This is a course of readings in Christian spirituality that share the motif of "journey" or "pilgrimage." The readings, which are all primary sources, come from many ages and places in the church. They are highly diverse, though related by their profound Christianity and their use of the biblical motif of "journey" or "pilgrimage." The readings change each year the course is offered. Recent versions have selected among Ignatius of Antioch, Perpetua, Origen, Athanasius, Gregory of Nyssa, Augustine, Ephrem of Edessa, Bernard of Clairvaux, Dante, Julian of Norwich, Martin Luther, Teresa of Avila, John Bunyan, George Herbert, C. S. Lewis, Dorothy Day.

CHHT 551     Anglican History from the Reformation to the Windsor Report  (3)

Beginning with the Reformation, this course traces the origins and the development of Anglicanism. Focusing on the Church of England, it will consider the events and ideas that shaped Anglicanism, especially the Reformers, the Deists, the Evangelical revival, the Oxford Movement and Anglo-Catholicism, the Social Gospel and the Anglican Communion. This course also has the attribute of ANGL.

CHHT 594     Directed Readings  (1 to 4)

A Chruch History and Historical Theology topic developed by the student and a School of Theology faculty member to meet an educational goal not met through existing courses.

CHHT 628     Varieties of Early Christianity  (3)

Scholars have become increasingly aware of the diversity of Christian beliefs and practices in the first three centuries. It is no longer sufficient to describe some groups as heretics, who fell from the orthodoxy that was handed down from the apostles; a much more complex process was involved in the definition of belief and practice in this early period of the church's history. This course will explore what various churches on the ground may have looked like as early Christians engaged with each other, as well as with pagans and Jews. Perhaps the insights of the early Christians will help our own ministries in a diverse society.

CHHT 629     Classics of Anglicanism  (3)

Beginning with the English Reformation and following the major writers in the history of Anglicanism, this course will examine Anglicanism's claim to represent a "via media" among churches, upheld by a threefold cord of Scripture, Tradition and Reason. In each class we will discuss a short text representative of the work of Richard Hooker, the Caroline Divines, the Nonjurors, the Evangelical Revival, the Oxford and Broad Church Movements, the Modernist controversy, the Chicago-Lambeth Quadrilateral and the Anglican Covenant. The historical context of each text will help us understand the development of Anglicanism and provide a background to our own ministry whether as Anglicans or non-Anglicans today.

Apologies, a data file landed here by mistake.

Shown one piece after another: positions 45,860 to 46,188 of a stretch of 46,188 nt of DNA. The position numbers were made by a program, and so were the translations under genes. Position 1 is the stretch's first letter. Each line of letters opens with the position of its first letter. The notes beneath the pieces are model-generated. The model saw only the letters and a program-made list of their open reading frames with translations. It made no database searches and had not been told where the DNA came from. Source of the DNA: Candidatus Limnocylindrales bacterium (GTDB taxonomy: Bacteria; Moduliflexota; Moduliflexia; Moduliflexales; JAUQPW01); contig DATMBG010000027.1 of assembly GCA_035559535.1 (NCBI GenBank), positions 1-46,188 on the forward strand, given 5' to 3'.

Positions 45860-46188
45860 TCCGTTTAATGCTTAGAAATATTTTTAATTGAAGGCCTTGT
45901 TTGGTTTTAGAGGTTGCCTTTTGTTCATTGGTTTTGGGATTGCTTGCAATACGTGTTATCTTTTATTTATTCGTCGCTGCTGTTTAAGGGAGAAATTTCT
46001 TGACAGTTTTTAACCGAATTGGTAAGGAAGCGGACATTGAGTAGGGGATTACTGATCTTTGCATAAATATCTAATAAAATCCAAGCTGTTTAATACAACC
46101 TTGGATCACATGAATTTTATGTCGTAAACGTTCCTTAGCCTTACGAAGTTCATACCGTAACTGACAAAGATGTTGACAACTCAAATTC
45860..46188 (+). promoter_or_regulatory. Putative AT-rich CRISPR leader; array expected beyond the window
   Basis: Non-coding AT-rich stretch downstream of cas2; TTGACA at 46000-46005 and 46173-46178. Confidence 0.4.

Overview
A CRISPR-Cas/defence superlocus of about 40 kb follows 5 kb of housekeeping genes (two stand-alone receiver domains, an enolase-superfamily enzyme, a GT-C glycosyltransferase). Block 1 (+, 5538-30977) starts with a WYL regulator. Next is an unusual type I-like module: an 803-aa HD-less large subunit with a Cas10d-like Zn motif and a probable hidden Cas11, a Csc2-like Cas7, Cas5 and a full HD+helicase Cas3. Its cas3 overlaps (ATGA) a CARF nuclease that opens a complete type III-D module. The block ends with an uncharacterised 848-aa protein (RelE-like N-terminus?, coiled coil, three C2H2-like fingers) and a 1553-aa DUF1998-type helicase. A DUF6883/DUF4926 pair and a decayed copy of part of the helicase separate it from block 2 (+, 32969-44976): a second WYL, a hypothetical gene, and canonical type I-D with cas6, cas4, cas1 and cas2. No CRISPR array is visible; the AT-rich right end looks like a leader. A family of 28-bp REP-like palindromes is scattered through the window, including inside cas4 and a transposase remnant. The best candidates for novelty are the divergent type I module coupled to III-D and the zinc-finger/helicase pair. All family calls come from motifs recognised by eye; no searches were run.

CHHT 630     An Introduction to Ancient Eastern Christianity  (3)

In this course we look closely at early, eastern varieties of Christianity. The history of early Christianity is usually told from the perspective of Greek and Latin-speaking communities, but we will focus our attention instead on the wealth of literature that survives from Christian communities who lived in areas as diverse as Syria, Mesopotamia, Persia, India and China, who largely spoke and wrote in a dialect of Aramaic called 'Syriac,' and who have survived as a minority religion from the earliest centuries until today.

CHHT 631     Origen, Spiritual Exegesis, and the Roots of Universal Salvation  (3)

This course will focus on the life and writings of the third-century Christian writer, Origen of Alexandria, widely regarded as one of the greatest and most influential theologians of early Christianity. He pioneered a practice of scriptural interpretation that sought to bring to the surface successive layers of spiritual meaning. This practice, sometimes called "allegorical" interpretation, was both wildly influential and controversial (and it remains so today). Origen is also (in)famous for defending universal salvation, that is, the conviction that all of creation will eventually be saved at the end of time—an event he calls the apokatastasis or "restoration of all things." He thought of our salvation as a pedagogical process, in which our embodied sojourn on earth serves to rehabilitate our fallen minds. Our reading of Origen will be with an eye to retrieving his theology for contemporary use, both his practice of spiritual exegesis (for preaching and bible study) and his controversial conviction in u.

CHHT 646     The Oxford Movement, the Liturgy and the Crisis of Faith  (3)

This course will chart the history of the Oxford Movement and its impact on the liturgy and the religious and social beliefs of the Church of England primarily, but also on the wider Anglican Communion. The Oxford Movement did not arise in a vacuum, so the course will begin by exploring the High Church and Evangelical background of 18th century Britain. Nor did the Movement exist in a vacuum, so we will see its interaction with other Anglicans, as well as the so-called "crisis of faith" later in the 19th century. Finally, we will examine the successors of the Oxford Movement into the 20th century: slum priests, the Liberal Catholics, the liturgical renewal, the parish communion movement, and the theology of Radical Orthodoxy.

CHHT 647     Philosophy in the Desert: An Introduction to Early Christian Monasticism  (3)

This course will inquire into the rise of Christian "monasticism" in the fourth-century, in which men and women withdrew from society, renounced sexuality and other pleasures (and burdens) of the flesh, and devoted themselves to spiritual exercises such as prayer, study, contemplation, and (crucially) wrestling with demons. This way of life was styled a new "philosophy," and was much informed by the vibrant intellectual scene in Alexandria. Egypt was at the center of this wider counter-cultural movement, and its deserts became the scenes for the pursuit of holiness - hence "philosophy in the desert." This course introduces students to the major figures and texts associated with Egyptian monasticism.